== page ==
The Supply Side: IGD names Walmart’s top 5 tech innovations in 2022

by Kim Souza ([email protected]) 2,183 views 

Besides being the nation’s largest retailer, Walmart is slowly becoming a technology company.

The Bentonville-based retail titan spent big on technology innovations last year in hopes of adding additional revenue streams, curbing last-mile costs and tackling labor challenges.

A recent report from IGD research analyst Stewart Samuel looked at Walmart’s top five technology investments in 2022, including metaverse, micro-fulfillment, social commerce, drone automation and video streaming as a loyalty play for Walmart+ members.

While the metaverse remains a somewhat elusive concept for many consumers, Walmart chose to test the waters in 2022 with two different experiences on Roblox — Walmart Land and Walmart’s Universe of Play.

Samuel said the opportunity for grocery retailers with the metaverse is unclear, but it’s great to see retailers and brands testing solutions across various platforms.

“The merging of physical and digital shopping to create a more immersive online experience, leveraging many of the technologies which underpin the metaverse, is where I expect it to be more relevant for grocers,” he said. “But the blending of virtual worlds and physical on-demand delivery is an exciting intersection to be explored.”

He said Walmart launched on the fast-growing Roblox platform, and with more than 52 million users, it has become a place where users can interact with friends, shop or watch a concert. Samuel said the metaverse is akin to a gold rush, with retailers and brands investing and experimenting across various platforms. He said the early movers in the space could build a competitive advantage should the metaverse become the next evolution of the internet.

In 2021, Walmart announced plans to build several dozen micro-fulfillment centers adjacent to Supercenters that would increase the speed of order filling for online grocery and general merchandise orders for delivery and store pickup.

Walmart was testing the concept with the help of multiple tech partners until late 2022, when the retailer acquired Alert Innovation, with whom it had worked since 2016. Samuel said Walmart is the first retailer to invest directly in this fulfillment technology.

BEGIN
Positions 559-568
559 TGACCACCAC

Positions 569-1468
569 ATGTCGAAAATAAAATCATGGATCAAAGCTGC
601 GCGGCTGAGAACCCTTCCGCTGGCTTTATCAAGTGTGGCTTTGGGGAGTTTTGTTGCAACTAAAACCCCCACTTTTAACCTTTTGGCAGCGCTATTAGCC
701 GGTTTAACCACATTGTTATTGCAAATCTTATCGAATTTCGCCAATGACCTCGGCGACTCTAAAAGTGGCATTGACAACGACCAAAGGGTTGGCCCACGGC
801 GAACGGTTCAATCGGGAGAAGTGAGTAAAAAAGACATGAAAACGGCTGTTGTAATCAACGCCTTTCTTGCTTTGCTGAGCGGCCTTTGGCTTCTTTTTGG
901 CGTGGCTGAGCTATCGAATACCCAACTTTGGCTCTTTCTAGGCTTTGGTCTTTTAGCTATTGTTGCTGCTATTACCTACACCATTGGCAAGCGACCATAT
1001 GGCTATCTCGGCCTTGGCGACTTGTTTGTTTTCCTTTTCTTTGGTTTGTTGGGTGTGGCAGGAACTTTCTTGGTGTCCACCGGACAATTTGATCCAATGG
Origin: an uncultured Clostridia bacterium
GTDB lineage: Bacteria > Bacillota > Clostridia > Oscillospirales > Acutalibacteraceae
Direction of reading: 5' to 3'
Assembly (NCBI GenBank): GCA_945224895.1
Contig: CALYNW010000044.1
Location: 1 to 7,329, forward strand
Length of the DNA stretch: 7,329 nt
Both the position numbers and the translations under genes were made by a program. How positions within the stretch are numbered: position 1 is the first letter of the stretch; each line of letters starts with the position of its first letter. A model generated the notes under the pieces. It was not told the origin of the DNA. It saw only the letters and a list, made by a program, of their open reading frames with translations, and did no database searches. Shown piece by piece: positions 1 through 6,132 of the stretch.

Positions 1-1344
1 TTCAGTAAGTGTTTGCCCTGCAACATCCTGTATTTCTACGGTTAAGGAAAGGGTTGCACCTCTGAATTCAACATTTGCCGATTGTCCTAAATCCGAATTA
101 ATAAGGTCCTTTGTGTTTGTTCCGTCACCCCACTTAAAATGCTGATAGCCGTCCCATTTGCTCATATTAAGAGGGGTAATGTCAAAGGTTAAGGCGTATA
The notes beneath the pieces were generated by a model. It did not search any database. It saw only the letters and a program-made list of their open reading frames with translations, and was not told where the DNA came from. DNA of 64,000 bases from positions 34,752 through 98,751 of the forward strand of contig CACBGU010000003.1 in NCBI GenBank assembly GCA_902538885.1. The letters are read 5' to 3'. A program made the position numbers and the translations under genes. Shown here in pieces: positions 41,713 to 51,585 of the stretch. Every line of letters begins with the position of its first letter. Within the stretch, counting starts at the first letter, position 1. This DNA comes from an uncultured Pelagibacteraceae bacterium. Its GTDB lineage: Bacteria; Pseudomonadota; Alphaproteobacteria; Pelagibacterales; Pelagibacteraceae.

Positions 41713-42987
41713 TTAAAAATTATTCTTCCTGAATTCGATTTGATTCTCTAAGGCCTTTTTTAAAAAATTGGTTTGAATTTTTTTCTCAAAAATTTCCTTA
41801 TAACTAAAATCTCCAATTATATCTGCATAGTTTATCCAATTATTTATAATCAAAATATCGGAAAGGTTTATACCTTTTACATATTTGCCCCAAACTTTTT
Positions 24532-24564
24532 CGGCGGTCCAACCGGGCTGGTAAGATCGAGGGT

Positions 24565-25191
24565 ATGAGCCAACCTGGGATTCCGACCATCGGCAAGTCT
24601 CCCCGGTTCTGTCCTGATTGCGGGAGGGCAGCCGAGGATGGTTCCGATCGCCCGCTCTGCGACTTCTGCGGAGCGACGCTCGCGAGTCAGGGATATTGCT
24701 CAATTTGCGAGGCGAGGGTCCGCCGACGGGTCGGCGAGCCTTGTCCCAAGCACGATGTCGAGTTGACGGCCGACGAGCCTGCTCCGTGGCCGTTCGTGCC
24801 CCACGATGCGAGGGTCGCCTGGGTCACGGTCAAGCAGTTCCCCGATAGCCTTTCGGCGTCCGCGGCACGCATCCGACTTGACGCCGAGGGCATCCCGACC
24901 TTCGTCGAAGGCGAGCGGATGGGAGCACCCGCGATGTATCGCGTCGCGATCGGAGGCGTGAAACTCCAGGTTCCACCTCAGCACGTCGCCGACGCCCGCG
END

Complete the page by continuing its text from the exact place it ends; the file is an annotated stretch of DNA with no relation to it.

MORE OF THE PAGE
“This enables it to ramp up its plans for store-based fulfillment and signal to other operators that the technology is an important part of solving the e-commerce profitability challenge,” he said. “From Walmart’s perspective, it also locks out competing retailers from Alert’s solution. At the same time, in the long-term, it could be a technology that it commercializes through Walmart Commerce Technologies.”

Samuel said the acquisition of Alert validates micro-fulfillment as a scalable solution. Walmart can quickly fulfill orders while eliminating order pickers from the in-store environment. Automation will be essential in solving the online business profitability challenge and should be more accretive to the retailer’s net income.

Samuel said that while various companies operate similar systems, there are distinct differences with the Alphabot by Alert, which uses fully autonomous bots. They store, retrieve and dispense orders by moving horizontally, laterally and vertically across three temperature zones without lifts or conveyors. That provides fewer space constraints inside the micro-fulfillment center and eliminates the need to pause the entire system for maintenance.

Samuel said the pandemic slowed the roll-out of automated micro-fulfillment centers. He said retailers had to add capacity for manual picking during the pandemic with the surge of online shopping. That demand remained high in 2022, but retailers began to refine operations, focusing on execution and shopper experience, he added.